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English Idioms and Idiomatic Expressions 


Alphabetical List of Idioms J, page 2

Idioms J, page 2:  from:   'jump for joy'   to:   'poetic justice'


  • jump for joy
    • When people jump for joy, they express their happiness through excited movements and gestures.
      "The player jumped for joy when he scored the winning goal."

  • jump the lights
    • If you continue driving when the traffic lights turn red, you jump the lights.
      "It's very dangerous to jump the lights.  No wonder he was stopped by the police."

  • jump out of one's skin
    • If you jump out of your skin, you are extremely surprised or shocked.
      "Jane nearly jumped out of her skin when the horse put its head through the kitchen window!"

  • jump down someone's throat
    • If someone jumps down another person's throat, they suddenly start shouting at them in a very angry manner.
      "When I said the instructions were not very clear, she jumped down my throat!"

  • stay one jump ahead
    • If you stay one jump ahead, you keep an advantage over others by making sure you are better informed, or taking action before they do.
      "He is a successful journalist because he always stays one jump ahead of the others."

  • (the) jury is still out
    • To say that the jury is still out means that something is under consideration but no decision has been reached yet.
      "The jury is still out as concerns the location of the new station."

  • just around the corner
    • If something is just around the corner, it will happen very soon.
      "With spring just around the corner, the new collection should begin to sell."

  • just as well
    • Something that is a good or lucky thing to happen.
      "The picnic was cancelled, which was just as well because it rained all day."

  • (get your) just desserts
    • When someone gets their just desserts, they are rewarded or punished according to what they deserve.
      "Liz got her just desserts when she was excluded from the committee. She is totally unreliable."

  • just in time
    • If you arrive somewhere just in time, you arrive at the last possible moment before it is too late.
      "I arrived at the station just in time to catch the train."

  • just off the boat
    • A person who is just off the boat is naive and lacks experience.
      "How do you expect me to work with a trainee who's just off the boat!"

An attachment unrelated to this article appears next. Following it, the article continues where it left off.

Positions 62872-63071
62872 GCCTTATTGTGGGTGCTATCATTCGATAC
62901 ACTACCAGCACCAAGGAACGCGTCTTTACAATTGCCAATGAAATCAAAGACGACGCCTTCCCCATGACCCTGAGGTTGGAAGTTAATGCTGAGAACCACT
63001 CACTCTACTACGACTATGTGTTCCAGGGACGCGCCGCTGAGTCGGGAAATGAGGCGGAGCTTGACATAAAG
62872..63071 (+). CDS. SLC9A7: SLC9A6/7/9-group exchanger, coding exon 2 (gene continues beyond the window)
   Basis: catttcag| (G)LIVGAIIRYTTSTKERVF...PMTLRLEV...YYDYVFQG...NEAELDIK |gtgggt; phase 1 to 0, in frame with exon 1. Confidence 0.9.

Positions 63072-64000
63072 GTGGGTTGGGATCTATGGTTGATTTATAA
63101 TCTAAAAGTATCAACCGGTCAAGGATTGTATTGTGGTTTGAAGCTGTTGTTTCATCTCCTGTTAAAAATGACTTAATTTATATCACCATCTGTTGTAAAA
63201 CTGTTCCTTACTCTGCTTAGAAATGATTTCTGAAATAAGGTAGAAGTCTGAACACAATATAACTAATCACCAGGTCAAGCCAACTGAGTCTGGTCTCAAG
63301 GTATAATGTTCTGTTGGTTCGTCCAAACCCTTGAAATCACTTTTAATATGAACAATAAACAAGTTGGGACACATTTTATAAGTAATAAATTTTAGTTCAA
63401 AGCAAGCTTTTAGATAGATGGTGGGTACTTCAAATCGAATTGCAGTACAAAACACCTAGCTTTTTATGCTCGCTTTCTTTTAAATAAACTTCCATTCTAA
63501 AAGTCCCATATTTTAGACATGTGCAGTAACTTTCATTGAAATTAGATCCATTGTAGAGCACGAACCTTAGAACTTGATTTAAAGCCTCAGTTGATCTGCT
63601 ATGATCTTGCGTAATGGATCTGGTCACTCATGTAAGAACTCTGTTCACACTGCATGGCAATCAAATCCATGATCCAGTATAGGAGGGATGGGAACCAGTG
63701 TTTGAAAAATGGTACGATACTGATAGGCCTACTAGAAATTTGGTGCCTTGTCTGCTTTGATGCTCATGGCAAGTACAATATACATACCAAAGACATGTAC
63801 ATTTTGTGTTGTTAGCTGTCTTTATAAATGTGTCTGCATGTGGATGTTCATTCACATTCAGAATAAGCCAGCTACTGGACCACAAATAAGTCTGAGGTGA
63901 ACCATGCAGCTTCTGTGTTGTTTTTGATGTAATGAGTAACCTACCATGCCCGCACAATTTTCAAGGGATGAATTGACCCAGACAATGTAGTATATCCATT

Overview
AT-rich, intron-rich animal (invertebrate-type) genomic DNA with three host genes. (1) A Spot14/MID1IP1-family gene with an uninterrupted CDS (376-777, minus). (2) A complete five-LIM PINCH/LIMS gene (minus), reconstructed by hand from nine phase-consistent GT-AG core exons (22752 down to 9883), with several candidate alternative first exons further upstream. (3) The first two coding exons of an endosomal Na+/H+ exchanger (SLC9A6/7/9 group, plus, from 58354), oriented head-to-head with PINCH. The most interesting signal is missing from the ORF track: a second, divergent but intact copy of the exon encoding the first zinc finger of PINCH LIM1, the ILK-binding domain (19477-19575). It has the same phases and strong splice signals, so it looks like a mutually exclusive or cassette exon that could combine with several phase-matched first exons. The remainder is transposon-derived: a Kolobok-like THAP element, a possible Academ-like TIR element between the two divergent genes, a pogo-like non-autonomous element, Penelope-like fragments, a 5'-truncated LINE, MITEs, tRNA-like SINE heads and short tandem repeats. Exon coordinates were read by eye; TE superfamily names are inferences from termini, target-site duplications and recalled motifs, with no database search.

• just one of those things
    • The expression just one of those things refers to an unexpected occurrence that was unavoidable.
      "There was a traffic jam, so I was late for the meeting - it was just one of those things."

  • just the job
    • If you describe something as being just the job, you mean that that is well-suited for a specific purpose.
      "I don't need a big container. That plastic bag is just the job."

  • (not) just a pretty face
    • A person who is not just a pretty face is not only attractive but intelligent or talented as well.
      "The candidate was determined to show that she was not just a pretty face".

  • just saying
    • The expression just saying is used when you mention something without intending to cause offence.
      "Your son is old enough to mow the lawn - just saying...".

  • just the ticket
    • If something is just the ticket, it is exactly right, or just what you need.
      "I'm not hungry enough for a meal. A bowl of soup would be just the ticket."

  • just what the doctor ordered
    • If something is just what the doctor ordered, it is exactly what is needed and will make you feel better.
      "A week-end in the sun - just what the doctor ordered!"

  • poetic justice
    • Poetic justice is an ideal form of justice in which virtue is rewarded and evil punished, often in a particularly appropriate manner, by an ironic twist of fate.
      "It is poetic justice that the country responsible for the ecological disaster should suffer most from its effects."

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More Idioms: 

 alphabetical lists J:     J1    J2

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